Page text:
The reason for these oddly shaped districts is that Louisiana’s Republican legislature hoped to accomplish two goals when it drew these new maps. It knew that it must include two Black-majority districts to comply with Judge Dick’s order in the Robinson case, but it also wanted to ensure that three Republican incumbents – Speaker Mike Johnson, House Majority Leader Steve Scalise, and Rep. Julia Letlow – would still prevail under the new maps.

Additionally, the Robinson plaintiffs claim that the state legislature wanted to ensure that the new Black-majority district would come at the expense of Rep. Garret Graves (R-LA), who they describe as a “political rival” of Louisiana Gov. Jeff Landry (R).

I found the link to the actual opinion here. I also finally found an article that said that the Supreme Court vote was 6-3 and further clarified what was at stake in this case.

The 6-to-3 vote in the case was a difficult to understand, with the court’s six conservative justices voting to allow the Louisiana plan for two majority-Black districts to go into effect, while the court’s three liberals would not have intervened at this point.

Election expert Rick Hasen of UCLA said the liberals likely disagreed because Wednesday’s case appears to give the court an additional tool to OK or veto congressional redistricting plans months before an election.

It is possible that news editors may think that people are innumerate and putting in actual numbers may cause the eyes of many readers to glaze over and that they will turn away. But this lack of actual data and information leads to an infantilizing of the audience. Rather than give us the tools to do our own analysis, they want to tell us what it all means.

In this case I was able to track down all the pertinent information but surely it would not be that hard to provide everyone with easy access to it. Perhaps in the days when there were only print newspapers, the limits of space required omitting some information, though even then you would think that factual information would be prioritized over opinion and analysis. But with the availability of hyperlinks, there is really no excuse for making people have to search for basic information.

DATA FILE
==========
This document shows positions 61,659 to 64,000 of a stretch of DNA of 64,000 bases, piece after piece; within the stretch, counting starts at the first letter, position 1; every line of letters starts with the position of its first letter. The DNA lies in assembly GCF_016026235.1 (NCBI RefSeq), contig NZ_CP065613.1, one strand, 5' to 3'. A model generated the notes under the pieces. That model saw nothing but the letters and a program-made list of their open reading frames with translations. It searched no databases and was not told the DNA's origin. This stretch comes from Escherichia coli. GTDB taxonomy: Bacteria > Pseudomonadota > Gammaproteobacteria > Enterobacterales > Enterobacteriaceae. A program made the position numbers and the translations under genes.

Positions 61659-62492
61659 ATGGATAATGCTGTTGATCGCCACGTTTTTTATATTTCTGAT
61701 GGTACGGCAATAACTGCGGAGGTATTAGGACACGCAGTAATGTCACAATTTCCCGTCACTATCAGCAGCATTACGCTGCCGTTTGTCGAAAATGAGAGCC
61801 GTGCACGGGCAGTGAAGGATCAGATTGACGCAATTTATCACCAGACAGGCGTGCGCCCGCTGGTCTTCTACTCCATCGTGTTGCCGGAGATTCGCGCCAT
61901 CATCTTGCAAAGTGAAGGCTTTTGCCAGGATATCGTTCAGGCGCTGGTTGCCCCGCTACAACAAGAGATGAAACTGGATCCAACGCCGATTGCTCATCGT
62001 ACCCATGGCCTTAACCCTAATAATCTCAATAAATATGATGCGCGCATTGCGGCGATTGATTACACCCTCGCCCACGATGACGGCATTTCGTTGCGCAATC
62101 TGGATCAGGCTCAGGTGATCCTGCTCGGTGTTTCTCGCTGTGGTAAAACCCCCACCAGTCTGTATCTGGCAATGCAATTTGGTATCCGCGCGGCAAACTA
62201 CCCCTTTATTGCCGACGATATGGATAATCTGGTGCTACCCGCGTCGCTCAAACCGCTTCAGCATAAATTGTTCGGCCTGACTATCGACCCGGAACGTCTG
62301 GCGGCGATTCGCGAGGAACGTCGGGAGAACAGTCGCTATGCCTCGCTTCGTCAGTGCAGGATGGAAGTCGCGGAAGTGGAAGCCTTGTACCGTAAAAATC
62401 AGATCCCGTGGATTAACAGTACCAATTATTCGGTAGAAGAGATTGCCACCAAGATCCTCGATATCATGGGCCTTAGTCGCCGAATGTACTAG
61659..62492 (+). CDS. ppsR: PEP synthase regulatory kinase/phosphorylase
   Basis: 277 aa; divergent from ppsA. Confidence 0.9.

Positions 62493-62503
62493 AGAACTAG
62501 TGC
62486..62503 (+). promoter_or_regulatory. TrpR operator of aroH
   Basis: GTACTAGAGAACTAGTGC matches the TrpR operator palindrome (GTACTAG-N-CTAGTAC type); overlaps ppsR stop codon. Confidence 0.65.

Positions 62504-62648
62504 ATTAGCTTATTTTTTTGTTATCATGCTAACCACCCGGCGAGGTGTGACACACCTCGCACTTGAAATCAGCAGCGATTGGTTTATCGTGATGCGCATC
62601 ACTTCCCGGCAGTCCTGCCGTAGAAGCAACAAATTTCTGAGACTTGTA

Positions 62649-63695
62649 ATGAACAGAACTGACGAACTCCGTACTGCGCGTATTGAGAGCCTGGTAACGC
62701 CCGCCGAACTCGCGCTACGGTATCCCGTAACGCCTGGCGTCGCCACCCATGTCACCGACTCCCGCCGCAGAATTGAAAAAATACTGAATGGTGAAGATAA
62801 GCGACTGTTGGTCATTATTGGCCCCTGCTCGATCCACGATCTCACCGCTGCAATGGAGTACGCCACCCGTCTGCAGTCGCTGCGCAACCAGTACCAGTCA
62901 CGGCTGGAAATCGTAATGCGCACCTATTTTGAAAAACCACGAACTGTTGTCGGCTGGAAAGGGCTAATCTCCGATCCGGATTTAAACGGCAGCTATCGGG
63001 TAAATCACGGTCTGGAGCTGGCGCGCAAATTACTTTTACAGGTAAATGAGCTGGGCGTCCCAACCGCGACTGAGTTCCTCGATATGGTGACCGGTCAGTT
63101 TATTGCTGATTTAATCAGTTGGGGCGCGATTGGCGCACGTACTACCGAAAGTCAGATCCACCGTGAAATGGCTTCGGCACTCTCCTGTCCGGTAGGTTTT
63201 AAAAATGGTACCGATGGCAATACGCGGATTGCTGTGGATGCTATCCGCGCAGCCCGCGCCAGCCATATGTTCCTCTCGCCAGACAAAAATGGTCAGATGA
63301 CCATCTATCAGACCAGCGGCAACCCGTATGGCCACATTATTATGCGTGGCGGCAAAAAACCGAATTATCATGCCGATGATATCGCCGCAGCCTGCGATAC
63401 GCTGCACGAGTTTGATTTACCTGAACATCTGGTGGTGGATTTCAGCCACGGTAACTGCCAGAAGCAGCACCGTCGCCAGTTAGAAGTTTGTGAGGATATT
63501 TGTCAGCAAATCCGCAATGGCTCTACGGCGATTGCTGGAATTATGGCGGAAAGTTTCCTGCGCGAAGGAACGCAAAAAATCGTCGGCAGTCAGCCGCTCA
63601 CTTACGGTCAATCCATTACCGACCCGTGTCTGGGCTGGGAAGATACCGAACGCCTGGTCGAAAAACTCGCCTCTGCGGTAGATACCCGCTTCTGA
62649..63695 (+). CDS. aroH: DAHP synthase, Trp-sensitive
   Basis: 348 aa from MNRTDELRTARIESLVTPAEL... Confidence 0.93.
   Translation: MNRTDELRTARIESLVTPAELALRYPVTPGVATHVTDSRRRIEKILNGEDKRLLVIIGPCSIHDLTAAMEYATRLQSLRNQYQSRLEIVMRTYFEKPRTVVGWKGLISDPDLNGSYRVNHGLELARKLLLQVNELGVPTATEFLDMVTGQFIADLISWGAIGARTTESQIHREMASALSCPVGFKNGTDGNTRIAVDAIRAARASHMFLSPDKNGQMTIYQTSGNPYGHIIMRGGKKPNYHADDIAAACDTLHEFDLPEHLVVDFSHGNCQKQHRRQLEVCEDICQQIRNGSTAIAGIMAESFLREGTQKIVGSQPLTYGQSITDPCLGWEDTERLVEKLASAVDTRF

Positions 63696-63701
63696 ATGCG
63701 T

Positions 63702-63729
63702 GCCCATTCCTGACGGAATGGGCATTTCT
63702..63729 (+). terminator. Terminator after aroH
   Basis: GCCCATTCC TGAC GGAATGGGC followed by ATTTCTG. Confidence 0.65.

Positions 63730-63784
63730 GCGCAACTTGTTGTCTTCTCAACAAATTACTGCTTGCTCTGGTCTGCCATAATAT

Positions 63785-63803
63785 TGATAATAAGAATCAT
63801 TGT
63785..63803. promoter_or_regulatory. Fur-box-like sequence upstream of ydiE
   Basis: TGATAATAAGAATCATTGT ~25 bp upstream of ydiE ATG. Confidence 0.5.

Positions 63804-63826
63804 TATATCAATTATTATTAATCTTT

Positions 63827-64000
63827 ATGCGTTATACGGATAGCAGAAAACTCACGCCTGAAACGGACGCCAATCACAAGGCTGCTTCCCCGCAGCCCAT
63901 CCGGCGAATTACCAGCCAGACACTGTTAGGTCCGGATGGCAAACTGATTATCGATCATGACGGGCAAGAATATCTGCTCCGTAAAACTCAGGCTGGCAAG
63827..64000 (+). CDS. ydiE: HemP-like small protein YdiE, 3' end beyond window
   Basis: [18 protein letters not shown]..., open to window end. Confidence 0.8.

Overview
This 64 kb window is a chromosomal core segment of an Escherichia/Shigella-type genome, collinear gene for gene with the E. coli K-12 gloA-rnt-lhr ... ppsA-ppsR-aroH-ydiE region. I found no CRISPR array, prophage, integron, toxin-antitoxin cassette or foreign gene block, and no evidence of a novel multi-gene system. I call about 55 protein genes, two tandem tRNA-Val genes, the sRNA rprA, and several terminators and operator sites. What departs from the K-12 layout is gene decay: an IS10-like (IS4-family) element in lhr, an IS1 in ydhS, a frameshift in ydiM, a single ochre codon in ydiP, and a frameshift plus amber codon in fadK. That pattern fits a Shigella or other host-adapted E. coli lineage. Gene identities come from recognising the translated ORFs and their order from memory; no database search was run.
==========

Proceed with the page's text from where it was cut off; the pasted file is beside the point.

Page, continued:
1. says

    But very often, they short-change the first four and go straight to the ‘why’ question…

    Well, that’s better than what I used to hear them do on TV news — which is to report some “tragic” fatal accident or mass-shooting, and then robotically drone “residents in this community are asking ‘why?'” Without actually showing anyone asking ‘why,’ or trying to offer any answer to that question, or giving any reason why anyone would do so.

  2. Pierce R. Butler says

    i strongly suspect undisclosed reader/listener/viewer polls inform reporters & editors that significant portions of their audience prefer spoon-feeding, and say that “hard” facts are harder to absorb.

  3. file thirteen says

    Political media reports don’t contain all the facts?! Gee, hold the front page. Modern media companies know that they profit from entertaining news, not informing news. If you actually want to be informed, you must be one of those rare people who is bright enough to google out the information from the misinformation yourself, and you will visit those information sites that have less hits (and make less money) than the entertainment pages.

    And for online media, it’s job done as soon as a reader follows the clickbait headline; how much they read afterwards is mostly irrelevant. After the Christchurch earthquake, the headlines were full of eg. “6.5 quake rocks North Island”. It was only those who bothered to read the full articles that learnt that most of those tremours were barely felt because they were well over 100km deep underground.

  4. prl says

    In opinion polls, not saying what the error margins are, and reporting changes that lie inside those margins as important news.

    “Party X support fell by 0.5%!” (but the poll error margin is 3%)